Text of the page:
Color is not only a set of conditions. It’s a math problem made with mutable variables like chance and instinct.
In 2019, Subramanian discovered another entirely new class of pigments. From the rare-earth elements underfoot, Subramanian shifted his thinking to a crystalline structure that enters our atmosphere on the backs of meteorites. In 2019, he speculated that hibonite, a naturally occurring structure, could inform a second new blue. His intuition revealed that hibonite structures could indeed be reproduced in the lab with calcium and aluminum oxide, titanium and cobalt. Hibonite blue differs from traditional cobalt by needing only trace amounts of the contentious ingredient. Subramanian found that hibonite could facilitate blue in a more affordable, accessible way than previous blues.
Hibonite does not naturally come from the earth but instead from the most faraway reaches of the cosmos. Meteorites are mobile conduits, pulling mineral structures from the fabric of space through the atmosphere to Earth. When a meteor enters our blanketing atmosphere, it collides with our terrestrial rock, a crash at thousands of degrees. This severe heat is like a kiln, transforming and stabilizing the mineral’s structure. Evolving, metamorphosing into blue.
“I never imagined I would work in this area. Life is full of surprises. I never knew I would discover a new blue pigment.”
Across millennia, only a handful of new blues have ever been unearthed. Before YInMn, the most recent blue to be found was cobalt, 200 years prior. It’s remarkable to be alive at the same point in time a blue is discovered. There isn’t a word to describe how phenomenal it is we were here for a second. And that both of these blues will not fade in the sun or break down in the heat; they will not lose their depths when exposed to acids; they will not turn gray alongside our changing environments.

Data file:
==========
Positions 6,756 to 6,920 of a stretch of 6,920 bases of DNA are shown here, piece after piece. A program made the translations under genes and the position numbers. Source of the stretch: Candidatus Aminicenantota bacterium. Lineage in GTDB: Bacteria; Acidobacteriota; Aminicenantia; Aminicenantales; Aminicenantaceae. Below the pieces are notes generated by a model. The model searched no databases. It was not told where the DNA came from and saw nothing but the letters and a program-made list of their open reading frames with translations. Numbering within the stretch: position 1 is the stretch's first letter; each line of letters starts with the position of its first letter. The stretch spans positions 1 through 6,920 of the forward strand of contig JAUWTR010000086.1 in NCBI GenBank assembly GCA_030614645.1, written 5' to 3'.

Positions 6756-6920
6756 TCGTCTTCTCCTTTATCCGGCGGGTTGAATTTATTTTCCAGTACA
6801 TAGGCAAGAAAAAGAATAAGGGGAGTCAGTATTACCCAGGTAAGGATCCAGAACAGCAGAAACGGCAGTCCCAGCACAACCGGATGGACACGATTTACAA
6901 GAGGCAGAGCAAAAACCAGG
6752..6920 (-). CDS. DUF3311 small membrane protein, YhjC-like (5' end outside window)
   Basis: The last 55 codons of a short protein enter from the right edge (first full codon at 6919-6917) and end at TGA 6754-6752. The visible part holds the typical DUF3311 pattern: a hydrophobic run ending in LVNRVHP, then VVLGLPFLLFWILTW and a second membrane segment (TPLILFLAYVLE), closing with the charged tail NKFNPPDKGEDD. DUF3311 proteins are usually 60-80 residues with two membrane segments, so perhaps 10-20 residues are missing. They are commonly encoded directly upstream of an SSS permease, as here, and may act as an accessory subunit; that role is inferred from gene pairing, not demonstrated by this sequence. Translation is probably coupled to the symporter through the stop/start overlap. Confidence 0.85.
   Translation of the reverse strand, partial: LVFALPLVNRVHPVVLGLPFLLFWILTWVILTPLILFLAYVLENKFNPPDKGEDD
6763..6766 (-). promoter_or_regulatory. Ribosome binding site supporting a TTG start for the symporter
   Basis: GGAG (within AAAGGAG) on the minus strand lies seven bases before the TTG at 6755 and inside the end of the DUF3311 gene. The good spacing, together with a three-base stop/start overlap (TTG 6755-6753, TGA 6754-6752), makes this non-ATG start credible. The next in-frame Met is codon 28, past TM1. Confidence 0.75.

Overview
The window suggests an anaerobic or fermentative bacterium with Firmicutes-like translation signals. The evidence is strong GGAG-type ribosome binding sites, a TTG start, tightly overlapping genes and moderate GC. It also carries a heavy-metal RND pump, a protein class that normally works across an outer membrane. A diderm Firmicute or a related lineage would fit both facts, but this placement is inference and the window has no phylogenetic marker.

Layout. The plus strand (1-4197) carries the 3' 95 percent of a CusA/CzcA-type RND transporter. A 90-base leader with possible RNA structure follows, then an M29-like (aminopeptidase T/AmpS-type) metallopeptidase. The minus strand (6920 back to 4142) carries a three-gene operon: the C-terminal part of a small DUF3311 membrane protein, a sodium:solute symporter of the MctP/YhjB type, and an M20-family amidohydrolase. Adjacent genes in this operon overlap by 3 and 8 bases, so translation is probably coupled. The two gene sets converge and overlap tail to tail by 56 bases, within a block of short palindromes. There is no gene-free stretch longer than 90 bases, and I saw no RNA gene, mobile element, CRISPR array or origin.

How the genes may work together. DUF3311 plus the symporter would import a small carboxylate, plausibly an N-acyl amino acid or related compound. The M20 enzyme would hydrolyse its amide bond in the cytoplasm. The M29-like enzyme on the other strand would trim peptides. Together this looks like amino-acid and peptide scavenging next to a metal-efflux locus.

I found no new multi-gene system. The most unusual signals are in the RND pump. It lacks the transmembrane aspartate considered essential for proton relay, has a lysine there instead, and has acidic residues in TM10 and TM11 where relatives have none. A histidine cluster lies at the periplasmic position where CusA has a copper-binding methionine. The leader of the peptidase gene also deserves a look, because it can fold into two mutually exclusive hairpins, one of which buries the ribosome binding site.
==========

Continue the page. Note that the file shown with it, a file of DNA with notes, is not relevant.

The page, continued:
Subramanian has a practice of finding ingredients for blue underfoot and cultivating methodologies for blue overhead. His first pigment discovery – from earth – and his second from a meteorite are visceral discoveries that meet on a horizon where so much meaning vibrates. Blue, specifically, creates a channel between our planet and the sky, chemist and human, Subramanian and us. He describes his work’s richness by evoking the meaningful connectedness he has found with people around the world. People who are also overcome by the wordless power built into the structure of blue. In his characterizations of the new pigment, it feels sweet to wonder, is connectivity – not the electrical but the human kind – a component of color that should be analyzed too?
Subramanian never expected this to be his life’s work. He offered, “I never imagined I would work in this area. Life is full of surprises. I never knew I would discover a new blue pigment.” How fortunate are we that Subramanian is attuned to serendipity? And that he fearlessly follows the magic it presents until he has answers? Until he sees the chemistry of magic and not the other way around. Our world now has the gift of two ecstatic dependable blues – two bright, blue stars here on Earth.
Mas Subramanian is currently a University Distinguished Professor of Chemistry and Milton Harris Chair of Materials Science at Oregon State University. He is internationally recognized for making several breakthrough discoveries in materials chemistry that include a novel durable blue pigment, YInMn Blue, the first new blue pigment discovery in more than 200 years. Professor Subramanian has received several national and international awards including prestigious International Perkin Medal from Society of Dyers and Colorists (UK) for the discovery of YInMn blue. He is also Fellow of American Association of Advancement of Science (AAAS).
To learn more about the research of Mas Subramanian visit @Mas_OregonState